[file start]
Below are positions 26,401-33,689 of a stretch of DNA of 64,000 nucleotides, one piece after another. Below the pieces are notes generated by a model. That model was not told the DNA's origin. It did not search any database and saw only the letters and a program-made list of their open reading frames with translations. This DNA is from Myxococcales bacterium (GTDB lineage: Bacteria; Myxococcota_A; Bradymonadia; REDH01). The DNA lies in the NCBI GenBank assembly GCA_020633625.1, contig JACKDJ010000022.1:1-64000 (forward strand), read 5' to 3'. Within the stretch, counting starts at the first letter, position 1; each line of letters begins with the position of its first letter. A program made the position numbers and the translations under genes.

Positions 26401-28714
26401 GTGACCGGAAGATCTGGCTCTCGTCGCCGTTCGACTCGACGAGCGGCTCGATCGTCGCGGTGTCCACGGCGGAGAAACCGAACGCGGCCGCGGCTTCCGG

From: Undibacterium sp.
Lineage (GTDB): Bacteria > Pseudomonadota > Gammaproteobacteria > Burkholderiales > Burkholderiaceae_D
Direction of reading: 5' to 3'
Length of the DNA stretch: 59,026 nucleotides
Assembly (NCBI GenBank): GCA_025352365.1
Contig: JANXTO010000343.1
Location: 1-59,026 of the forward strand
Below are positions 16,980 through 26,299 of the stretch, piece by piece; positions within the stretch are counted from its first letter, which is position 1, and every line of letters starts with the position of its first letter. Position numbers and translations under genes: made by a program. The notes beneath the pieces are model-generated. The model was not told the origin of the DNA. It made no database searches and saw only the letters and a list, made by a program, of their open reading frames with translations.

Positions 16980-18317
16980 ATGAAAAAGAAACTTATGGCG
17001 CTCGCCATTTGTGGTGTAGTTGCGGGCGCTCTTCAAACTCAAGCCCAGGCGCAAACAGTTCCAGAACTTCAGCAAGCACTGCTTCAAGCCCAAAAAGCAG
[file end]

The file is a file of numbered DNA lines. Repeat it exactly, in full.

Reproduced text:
Below are positions 26,401-33,689 of a stretch of DNA of 64,000 nucleotides, one piece after another. Below the pieces are notes generated by a model. That model was not told the DNA's origin. It did not search any database and saw only the letters and a program-made list of their open reading frames with translations. This DNA is from Myxococcales bacterium (GTDB lineage: Bacteria; Myxococcota_A; Bradymonadia; REDH01). The DNA lies in the NCBI GenBank assembly GCA_020633625.1, contig JACKDJ010000022.1:1-64000 (forward strand), read 5' to 3'. Within the stretch, counting starts at the first letter, position 1; each line of letters begins with the position of its first letter. A program made the position numbers and the translations under genes.

Positions 26401-28714
26401 GTGACCGGAAGATCTGGCTCTCGTCGCCGTTCGACTCGACGAGCGGCTCGATCGTCGCGGTGTCCACGGCGGAGAAACCGAACGCGGCCGCGGCTTCCGG

From: Undibacterium sp.
Lineage (GTDB): Bacteria > Pseudomonadota > Gammaproteobacteria > Burkholderiales > Burkholderiaceae_D
Direction of reading: 5' to 3'
Length of the DNA stretch: 59,026 nucleotides
Assembly (NCBI GenBank): GCA_025352365.1
Contig: JANXTO010000343.1
Location: 1-59,026 of the forward strand
Below are positions 16,980 through 26,299 of the stretch, piece by piece; positions within the stretch are counted from its first letter, which is position 1, and every line of letters starts with the position of its first letter. Position numbers and translations under genes: made by a program. The notes beneath the pieces are model-generated. The model was not told the origin of the DNA. It made no database searches and saw only the letters and a list, made by a program, of their open reading frames with translations.

Positions 16980-18317
16980 ATGAAAAAGAAACTTATGGCG
17001 CTCGCCATTTGTGGTGTAGTTGCGGGCGCTCTTCAAACTCAAGCCCAGGCGCAAACAGTTCCAGAACTTCAGCAAGCACTGCTTCAAGCCCAAAAAGCAG